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Cultivating abstraction

McLarty ditches the figure; galleries galore open Friday.

CANDY MAN: By Bev McLarty.
  • CANDY MAN: By Bev McLarty.

Painter Beverly McLarty is on a new path, and it was quite a gap she bridged to get there.

Fans of McLarty’s earlier work — confetti-busy, multi-colored and textured figurative paeans to womanhood — will find the same passion for color and surface in the new work, currently on exhibit at the Heights Gallery. But the figure is gone, and in its place is work that finds focus, as color and composition take a heightened role.

McLarty’s best work is also her biggest. In these 7-foot-tall canvases, McLarty adds a note of calm to her usual theater-district frenzy by using areas of flat color. In “The Candy Man,” she’s placed big black dripping squares and streaks against fields of periwinkle and aqua, with white and tan blocks for bones. McLarty has always used fabrics and other things to create a dimensional surface; in the new work, she’s easing up, letting patches cool off and sink into the distance. The quiet fields let the busy areas, where she’s scratched out or built up, give something to hang the abstraction on.

“Tarheel Blue” — on display in the window of the gallery — is another masterpiece for McLarty, a quantum leap from flowery Ophelias. “Tarheel Blue” floats rosettes of squeezed color against a pale field the way Monet scumbled waterlilies across his pond.

The smaller pieces inside are more affordable, but abstraction usually needs a lot of space to transcend the decorative.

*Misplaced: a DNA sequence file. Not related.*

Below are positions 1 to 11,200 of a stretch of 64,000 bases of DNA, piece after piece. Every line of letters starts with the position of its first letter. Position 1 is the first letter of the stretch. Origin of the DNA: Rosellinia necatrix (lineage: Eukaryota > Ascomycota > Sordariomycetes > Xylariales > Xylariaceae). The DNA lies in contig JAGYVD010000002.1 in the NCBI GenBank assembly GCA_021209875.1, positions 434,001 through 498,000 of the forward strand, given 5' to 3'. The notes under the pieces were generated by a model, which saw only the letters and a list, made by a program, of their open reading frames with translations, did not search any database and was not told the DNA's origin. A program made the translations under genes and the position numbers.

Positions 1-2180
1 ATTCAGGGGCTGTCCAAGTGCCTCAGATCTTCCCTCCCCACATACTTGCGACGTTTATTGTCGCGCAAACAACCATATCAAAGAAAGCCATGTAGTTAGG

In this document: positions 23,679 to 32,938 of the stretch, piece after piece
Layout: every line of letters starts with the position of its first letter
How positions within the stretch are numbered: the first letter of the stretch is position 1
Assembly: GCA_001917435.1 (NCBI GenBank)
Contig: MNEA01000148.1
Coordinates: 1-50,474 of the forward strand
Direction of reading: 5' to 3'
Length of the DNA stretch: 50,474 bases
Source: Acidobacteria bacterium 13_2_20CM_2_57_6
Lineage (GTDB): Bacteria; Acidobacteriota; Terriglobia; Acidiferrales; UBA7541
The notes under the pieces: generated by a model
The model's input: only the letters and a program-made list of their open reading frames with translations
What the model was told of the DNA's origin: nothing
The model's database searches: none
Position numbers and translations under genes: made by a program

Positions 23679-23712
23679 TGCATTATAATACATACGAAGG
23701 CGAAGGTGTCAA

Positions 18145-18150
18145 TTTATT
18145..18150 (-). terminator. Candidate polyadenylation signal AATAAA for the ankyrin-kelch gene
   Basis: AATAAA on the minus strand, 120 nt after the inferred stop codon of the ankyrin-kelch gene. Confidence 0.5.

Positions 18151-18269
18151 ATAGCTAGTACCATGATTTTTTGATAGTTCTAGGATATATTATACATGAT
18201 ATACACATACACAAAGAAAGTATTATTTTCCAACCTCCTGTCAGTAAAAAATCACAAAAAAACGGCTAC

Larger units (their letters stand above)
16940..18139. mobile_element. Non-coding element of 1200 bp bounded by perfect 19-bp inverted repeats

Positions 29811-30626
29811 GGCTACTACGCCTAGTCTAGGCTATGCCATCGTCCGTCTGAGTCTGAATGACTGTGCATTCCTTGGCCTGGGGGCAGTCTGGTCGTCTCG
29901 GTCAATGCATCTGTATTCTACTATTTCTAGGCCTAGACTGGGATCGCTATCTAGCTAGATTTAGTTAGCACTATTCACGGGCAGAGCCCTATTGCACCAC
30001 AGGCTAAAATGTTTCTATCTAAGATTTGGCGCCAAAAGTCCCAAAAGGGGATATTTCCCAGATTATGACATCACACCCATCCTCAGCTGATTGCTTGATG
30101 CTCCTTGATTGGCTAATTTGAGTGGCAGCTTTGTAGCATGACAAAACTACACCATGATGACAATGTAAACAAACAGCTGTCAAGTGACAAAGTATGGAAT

The exhibit, “Cultivating Perceptions,” runs through May 26.

Practically every gallery in Little Rock is having a reception of some sort Friday night, May 12.

Downtown, it’s 2nd Friday Art Night, which will offer variety and number with several group shows (“Celebrating Excellence: Arkansas Arts Council Fellowship Program 1986-2006” at the Terry House, “Boundaries” at the HAM and “Deep Roots,” work from Memphis’ NIA artist collective, at Hearne Fine Art).

Photography is the focus of “Boundaries” (with photographs by Dero Sanford, Jerry Atchley and Rusty Hubbard) and at the Cox Creative Gallery, where John Ingram will give a digital show. “Boundaries” also includes sculpture by Erin Lorenzen; Nick Devlin and Richie Johnson will provide music.

River Market Artspace, which shows work in all media, will donate a portion of proceeds from sales Friday night to the Birch Tree Communities Expressive Arts Program. Ten Thousand Villages, next door to Artspace, will also stay open late.

Arkansas Art Gallery at 500 Main St. in North Little Rock, which will be open 5 p.m. to 9 p.m. for Argenta Art Walk, will feature landscapes by Dwight “Kuimeaux” Drennan.

Local Colour, 5813 Kavanaugh Blvd., will be open until 7:30 p.m. for a show of paintings by Matt McLeod and Heather Mainford, “Life. Light. Color.”

Cantrell Gallery, 8206 Cantrell, will host a reception from 6 p.m. to 8 p.m. Friday for its new exhibit, “Confidential Materials,” paintings and photographs by Arkansas Democrat-Gazette artists John Deering, Kirk Montgomery and John Sykes.


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